Saturday, September 01, 2012

Sauvie Island Bridge

[View Larger Map]

Today's installment in the ongoing bridge project takes us up to the shiny new Sauvie Island Bridge. This bridge opened in 2008, replacing a 1950 bridge that didn't hold up under truck traffic. (PortlandBridges has a photo of the old & new bridges together when they briefly existed side by side.) I never got around to walking across the original bridge; word is that it wasn't really a fun experience, though, so I wouldn't exactly call this one of my main regrets in life. I'd meant to at least go up and take a few photos while both the old and new bridges were stil there, but I was on a deadline at the time and didn't quite get around to it. Again, would have been interesting, but not a lingering source of regret.

Some people have criticized the new bride for still only being a two lane bridge. This was actually deliberate; the thinking was that if transportation on and off the island became too convenient, and too much road capacity was in place, there would be irresistible pressure to rezone Sauvie Island and turn it into yet another cookie-cutter commuter suburb.

I don't always buy into urban planners' worst case scenarios, but I'm pretty sure they're right about what would happen here. Sauvie Island is so close to downtown Portland that you could even make a reasonable argument that development there would be preferable to building way out in Sherwood and Damascus and North Plains. Shorter commutes, less gas burned, less CO2 emitted, better transit options, and so forth. Before anyone flames me for saying that, please note I'm not actually arguing in favor. I don't have a strong opinion either way; I'm just saying there's a reasonable argument that isn't just based on the greed of venal developers. There would also be obvious downsides: US 30 would become a major commuter route, so there'd be highway upgrades and maybe a new MAX line (since a big new car-only development would never get the ok here), and certainly this bridge here wouldn't be up to the job. That would all be expensive. The island's also no stranger to flooding, so there might be levee upgrades in the cards, plus the potential cost of rebuilding after another 1996-style major flood. And obviously more suburbs would mean the loss of farmland, the eternal bogeyman of the planning community. People sometimes get kind of touchy-feely when talking about Oregon farmland and their romantic attachment to it, but I do think that's a legitimate cultural value, not to be lightly tossed aside.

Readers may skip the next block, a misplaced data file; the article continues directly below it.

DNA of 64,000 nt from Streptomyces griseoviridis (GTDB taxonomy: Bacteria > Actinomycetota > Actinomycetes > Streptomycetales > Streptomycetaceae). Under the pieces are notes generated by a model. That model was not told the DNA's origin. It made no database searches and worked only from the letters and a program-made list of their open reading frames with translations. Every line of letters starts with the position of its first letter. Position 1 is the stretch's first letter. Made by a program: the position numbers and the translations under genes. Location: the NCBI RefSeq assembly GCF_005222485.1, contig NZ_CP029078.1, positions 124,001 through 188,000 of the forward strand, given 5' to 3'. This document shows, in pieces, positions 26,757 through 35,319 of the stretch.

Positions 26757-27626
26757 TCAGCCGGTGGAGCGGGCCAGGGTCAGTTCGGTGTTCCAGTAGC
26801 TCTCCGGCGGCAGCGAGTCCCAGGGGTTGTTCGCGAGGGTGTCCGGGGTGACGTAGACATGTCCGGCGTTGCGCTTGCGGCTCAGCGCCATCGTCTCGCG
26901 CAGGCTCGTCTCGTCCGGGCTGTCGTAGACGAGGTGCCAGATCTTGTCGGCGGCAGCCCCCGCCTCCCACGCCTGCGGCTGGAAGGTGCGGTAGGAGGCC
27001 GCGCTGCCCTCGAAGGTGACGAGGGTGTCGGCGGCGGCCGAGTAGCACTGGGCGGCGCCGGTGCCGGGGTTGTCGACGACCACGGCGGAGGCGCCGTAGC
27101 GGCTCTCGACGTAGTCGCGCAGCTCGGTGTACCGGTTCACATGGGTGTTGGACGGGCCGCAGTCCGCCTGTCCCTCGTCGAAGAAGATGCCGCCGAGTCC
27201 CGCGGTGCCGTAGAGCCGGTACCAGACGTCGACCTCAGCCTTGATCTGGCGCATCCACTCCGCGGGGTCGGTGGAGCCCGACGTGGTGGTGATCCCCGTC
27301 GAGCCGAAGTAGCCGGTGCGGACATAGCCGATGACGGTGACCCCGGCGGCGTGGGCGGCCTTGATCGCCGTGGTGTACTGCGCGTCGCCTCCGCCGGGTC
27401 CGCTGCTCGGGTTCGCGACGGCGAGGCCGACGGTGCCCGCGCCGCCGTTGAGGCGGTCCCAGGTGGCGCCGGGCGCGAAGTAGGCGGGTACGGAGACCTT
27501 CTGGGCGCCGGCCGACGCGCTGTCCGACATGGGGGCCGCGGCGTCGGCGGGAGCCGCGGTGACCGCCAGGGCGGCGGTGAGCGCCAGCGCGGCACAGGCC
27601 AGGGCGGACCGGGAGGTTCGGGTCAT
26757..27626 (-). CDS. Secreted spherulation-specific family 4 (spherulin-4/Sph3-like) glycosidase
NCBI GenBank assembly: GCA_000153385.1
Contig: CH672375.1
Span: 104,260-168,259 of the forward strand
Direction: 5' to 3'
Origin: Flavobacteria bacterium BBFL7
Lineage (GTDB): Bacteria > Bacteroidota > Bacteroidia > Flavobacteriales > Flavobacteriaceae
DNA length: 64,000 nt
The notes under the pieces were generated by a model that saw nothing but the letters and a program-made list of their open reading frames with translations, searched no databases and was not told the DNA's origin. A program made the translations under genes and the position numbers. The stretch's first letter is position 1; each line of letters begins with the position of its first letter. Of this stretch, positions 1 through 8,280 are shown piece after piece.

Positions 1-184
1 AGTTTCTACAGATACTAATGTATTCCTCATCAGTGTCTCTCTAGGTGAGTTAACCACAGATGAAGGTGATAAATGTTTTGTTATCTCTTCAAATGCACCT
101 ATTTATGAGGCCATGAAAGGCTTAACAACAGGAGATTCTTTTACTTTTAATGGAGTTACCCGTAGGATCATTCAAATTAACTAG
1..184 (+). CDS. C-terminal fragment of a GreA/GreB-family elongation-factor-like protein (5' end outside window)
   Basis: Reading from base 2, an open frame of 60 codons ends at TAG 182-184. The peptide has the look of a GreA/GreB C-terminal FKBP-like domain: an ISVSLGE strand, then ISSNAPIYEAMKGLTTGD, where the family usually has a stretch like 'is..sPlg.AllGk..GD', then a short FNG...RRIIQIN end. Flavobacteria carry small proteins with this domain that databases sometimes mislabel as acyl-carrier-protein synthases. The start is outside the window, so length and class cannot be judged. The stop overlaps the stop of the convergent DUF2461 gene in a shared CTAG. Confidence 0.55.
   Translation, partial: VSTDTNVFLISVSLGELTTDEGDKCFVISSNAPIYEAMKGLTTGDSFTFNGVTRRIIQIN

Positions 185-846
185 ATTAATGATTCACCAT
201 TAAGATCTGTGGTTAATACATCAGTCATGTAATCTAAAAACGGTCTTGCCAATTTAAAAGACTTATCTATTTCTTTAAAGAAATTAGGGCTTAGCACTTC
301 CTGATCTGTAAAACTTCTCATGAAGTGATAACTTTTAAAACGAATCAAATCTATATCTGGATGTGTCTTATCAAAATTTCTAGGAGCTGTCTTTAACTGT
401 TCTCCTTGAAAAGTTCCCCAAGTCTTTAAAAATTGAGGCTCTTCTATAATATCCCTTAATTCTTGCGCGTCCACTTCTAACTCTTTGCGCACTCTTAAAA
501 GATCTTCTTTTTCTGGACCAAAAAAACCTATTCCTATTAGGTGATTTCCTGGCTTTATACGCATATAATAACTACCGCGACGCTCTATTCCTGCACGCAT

In any case, it's a two lane bridge for a reason. Unlike the old bridge, though, the new bridge has wider landes and adequate sidewalks, making this installment of the bridge project pretty uneventful. I parked at the TriMet park-n-ride lot just on the island side of the bridge, walked across, crossed the street, and walked back, and now I can say I've done it if the subject ever comes up. It usually doesn't, but the story might be useful someday in case I'm trying to bore someone at a party or something. I saw a few cyclists but didn't meet any other pedestrians while I was walking across; there really isn't much right on the mainland side of the bridge except a houseboat marina, and on the island side there's just the TriMet lot and the island general store. So it's really convenient if you need to walk over and grab some brewskis and jojos and lug them back to your houseboat without being flattened by a truck full of cucumbers. Still, I approve of the nice wide sidewalks just on general principles.

So, as is often the case, I don't have a plausible form of peril to offer up for the "not dying" angle on this bridge. If you aren't familiar with that from earlier bridge posts, the idea is that I try to offer at least one helpful safety tip about how not to meet with a horrific demise while copying my latest astonishing walking-across-the-bridge-and-sometimes-back adventure. Some say these safety tips are of, uh, varying degrees of helpfulness. I, of course, beg to differ. Be that as it may, the one serious danger I see here is the part where you cross the street on the mainland side of the bridge so you can walk back on the other side. Which you're doing because you're trying to exactly copy what I did, for some peculiar reason. Traffic isn't that heavy on the bridge most of the time, but it picks up around October because Sauvie Island is where everyone takes their kids to pick out Halloween pumpkins. Then you get traffic jams, endless minivans full of pumpkin-addled first graders, driven by harried parents who just might run you down in a moment of inattention. Maybe the driver will be looking down at his or her phone, complaining about the crazy traffic to their idiot friends from high school on Facebook, and suddenly thump, you're a statistic. If the impact itself doesn't get you, the sheer irony will. So the nice people over in Legal said I had to at least try to discourage you from walking over the bridge in October, or at least on weekends in October. Or if you absolutely positively have to do this on a Saturday morning in late October, at least consider not wandering right out into traffic. Because there might be a minivan out there with your name on it, and that's just a terribly undignified way to go. Ok?

Thx. Mgmt.

No comments :